If women’s ministry is undergoing a renaissance—and many suggest that it is—then leaders like Jen Wilkin might just be the church’s latter-day Da Vincis. A speaker, writer, and Bible teacher based in Flower Mound, Texas, Jen is an active advocate for women’s place in the church, urging congregations to recognize and honor their women’s giftings even as she encourages women themselves to strive toward greater, more rigorous biblical literacy.
While most of her ministry takes place in her local church, Jen has also shared her insights with wider audiences through her writing. Her books include Women of the Word: How to Study the Bible with Both Our Hearts and Our Minds and None Like Him: 10 Ways God Is Different from Us (and Why That’s a Good Thing, and her articles have been featured recently in Christianity Today, The Gospel Coalition, Desiring God, and other publications.
On this week’s episode of The Calling, CT Associate Editor Kate Shellnutt joins Jen in a Flower Mound coffee shop for a conversation about her work as a teacher, her love for the church, and her hopes for women’s ministry in the years ahead.
On learning to be an empathetic teacher: “When I started, I loved the Bible—but I didn’t really love women. The Lord placed me in a Sunday school class of women; they were all older than me, they had all had very difficult lives—and it became rapidly apparent to me that I could not just stand up each week and make statements about the sovereignty of God that were theologically correct but empathetically void. You’ve got a women sitting there who had a child who was an accidental drowning victim—you don’t just throw out phrases about the sovereignty of God and quote Scriptures to her. She needs to know that you know her.”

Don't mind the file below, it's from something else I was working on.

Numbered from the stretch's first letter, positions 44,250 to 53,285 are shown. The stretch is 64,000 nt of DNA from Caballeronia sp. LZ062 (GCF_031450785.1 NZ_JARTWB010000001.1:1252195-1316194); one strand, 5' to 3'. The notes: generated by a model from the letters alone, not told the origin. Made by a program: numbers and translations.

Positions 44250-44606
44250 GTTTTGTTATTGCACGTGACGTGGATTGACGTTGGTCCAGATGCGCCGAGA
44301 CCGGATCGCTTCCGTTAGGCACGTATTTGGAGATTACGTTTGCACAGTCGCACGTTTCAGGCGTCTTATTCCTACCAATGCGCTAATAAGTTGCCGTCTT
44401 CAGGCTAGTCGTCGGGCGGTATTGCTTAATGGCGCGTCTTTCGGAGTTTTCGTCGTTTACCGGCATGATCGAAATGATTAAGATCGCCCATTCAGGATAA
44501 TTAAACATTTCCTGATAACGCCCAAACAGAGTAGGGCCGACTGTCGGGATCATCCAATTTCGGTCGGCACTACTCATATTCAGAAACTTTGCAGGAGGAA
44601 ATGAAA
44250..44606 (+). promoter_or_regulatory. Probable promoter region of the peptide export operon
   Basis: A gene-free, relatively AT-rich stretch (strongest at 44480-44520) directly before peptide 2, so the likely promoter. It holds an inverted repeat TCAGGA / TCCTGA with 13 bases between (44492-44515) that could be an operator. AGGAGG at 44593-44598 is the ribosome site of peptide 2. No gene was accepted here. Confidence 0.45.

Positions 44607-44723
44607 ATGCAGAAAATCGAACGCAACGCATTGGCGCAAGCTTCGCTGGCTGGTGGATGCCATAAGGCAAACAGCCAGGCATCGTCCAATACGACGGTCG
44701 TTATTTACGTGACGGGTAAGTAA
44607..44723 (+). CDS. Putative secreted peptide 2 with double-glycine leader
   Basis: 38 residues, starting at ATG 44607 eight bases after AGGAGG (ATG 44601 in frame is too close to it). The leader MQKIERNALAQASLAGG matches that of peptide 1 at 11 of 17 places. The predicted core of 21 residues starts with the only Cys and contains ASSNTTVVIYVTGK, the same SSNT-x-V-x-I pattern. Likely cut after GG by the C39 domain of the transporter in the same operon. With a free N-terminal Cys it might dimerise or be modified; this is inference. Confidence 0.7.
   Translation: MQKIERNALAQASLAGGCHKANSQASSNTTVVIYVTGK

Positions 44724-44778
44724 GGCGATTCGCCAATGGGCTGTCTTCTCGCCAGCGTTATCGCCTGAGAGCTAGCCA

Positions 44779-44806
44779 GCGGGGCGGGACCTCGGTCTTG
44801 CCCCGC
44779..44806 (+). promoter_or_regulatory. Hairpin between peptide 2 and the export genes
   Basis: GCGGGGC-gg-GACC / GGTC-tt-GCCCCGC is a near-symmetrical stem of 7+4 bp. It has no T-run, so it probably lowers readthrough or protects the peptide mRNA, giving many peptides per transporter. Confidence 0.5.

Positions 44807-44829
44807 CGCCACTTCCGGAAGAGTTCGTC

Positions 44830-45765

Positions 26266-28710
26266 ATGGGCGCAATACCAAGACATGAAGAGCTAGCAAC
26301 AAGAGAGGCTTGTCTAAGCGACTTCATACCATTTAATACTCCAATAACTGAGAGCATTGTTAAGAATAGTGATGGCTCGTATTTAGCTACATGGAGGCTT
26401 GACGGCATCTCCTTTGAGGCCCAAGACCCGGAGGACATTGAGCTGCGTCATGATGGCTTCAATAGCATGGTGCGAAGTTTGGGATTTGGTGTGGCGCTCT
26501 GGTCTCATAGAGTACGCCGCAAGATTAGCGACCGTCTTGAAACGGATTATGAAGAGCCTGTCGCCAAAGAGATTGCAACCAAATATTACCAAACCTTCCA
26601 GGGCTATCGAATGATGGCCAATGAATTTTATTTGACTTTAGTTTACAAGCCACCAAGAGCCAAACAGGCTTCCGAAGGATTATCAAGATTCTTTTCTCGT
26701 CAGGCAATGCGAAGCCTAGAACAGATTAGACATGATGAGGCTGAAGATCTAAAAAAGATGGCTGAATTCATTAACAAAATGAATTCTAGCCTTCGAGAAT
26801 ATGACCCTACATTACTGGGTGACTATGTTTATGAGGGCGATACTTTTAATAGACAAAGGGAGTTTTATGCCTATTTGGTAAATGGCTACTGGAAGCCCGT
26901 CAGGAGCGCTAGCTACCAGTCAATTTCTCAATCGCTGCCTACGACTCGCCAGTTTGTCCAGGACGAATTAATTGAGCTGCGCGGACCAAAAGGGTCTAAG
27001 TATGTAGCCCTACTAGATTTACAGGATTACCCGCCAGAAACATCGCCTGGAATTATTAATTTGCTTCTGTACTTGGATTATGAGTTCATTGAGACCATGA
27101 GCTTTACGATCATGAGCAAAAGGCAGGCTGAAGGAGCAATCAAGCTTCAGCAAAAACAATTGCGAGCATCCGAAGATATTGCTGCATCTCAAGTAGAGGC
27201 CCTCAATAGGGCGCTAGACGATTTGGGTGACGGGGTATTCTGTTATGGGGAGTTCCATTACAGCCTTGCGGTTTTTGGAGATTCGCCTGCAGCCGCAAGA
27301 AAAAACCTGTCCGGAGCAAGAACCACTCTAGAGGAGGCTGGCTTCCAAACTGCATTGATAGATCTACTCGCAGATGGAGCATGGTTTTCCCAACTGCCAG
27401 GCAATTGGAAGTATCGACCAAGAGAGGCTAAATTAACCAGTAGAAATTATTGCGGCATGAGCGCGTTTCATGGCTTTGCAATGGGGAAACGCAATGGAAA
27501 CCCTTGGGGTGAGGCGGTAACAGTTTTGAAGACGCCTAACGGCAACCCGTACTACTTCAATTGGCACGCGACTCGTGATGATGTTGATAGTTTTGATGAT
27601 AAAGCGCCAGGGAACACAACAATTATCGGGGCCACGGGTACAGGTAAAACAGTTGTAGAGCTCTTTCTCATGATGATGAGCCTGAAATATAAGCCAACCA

On balancing motherhood with calling: “Part of the mother that I am to my children is rooted in the gifts that the Lord has given me to serve the church. My children have a mother who has a teaching gift. For me to say ‘I’m not going to do this because I’m being the mom’ would be for me to deny a part of the person that I am.”
On why she loves the local church: “I don’t know why people would just want to subsist on podcasts. Standing in a room where the lights are up high enough that I can see the people around me, and the sound is down low enough that I can hear them singing next to me, and where we’re all coming together and saying, ‘We share this’—that matters a lot. Especially in a culture that so values individualism, it’s good for us to remember that our faith does not exist in isolation.”
On the future of women’s ministry: “Women’s ministry is at a pivotal moment. I think that it will either take the old model and ‘Pinterest it up’ so that it looks new—or it will begin to see itself as an arm of the church that is uniquely positioned to equip women for the work of discipleship.”
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The Calling is produced by Richard Clark and Jonathan Clauson.
Theme music by Lee Rosevere, used under Creative Commons 4.0.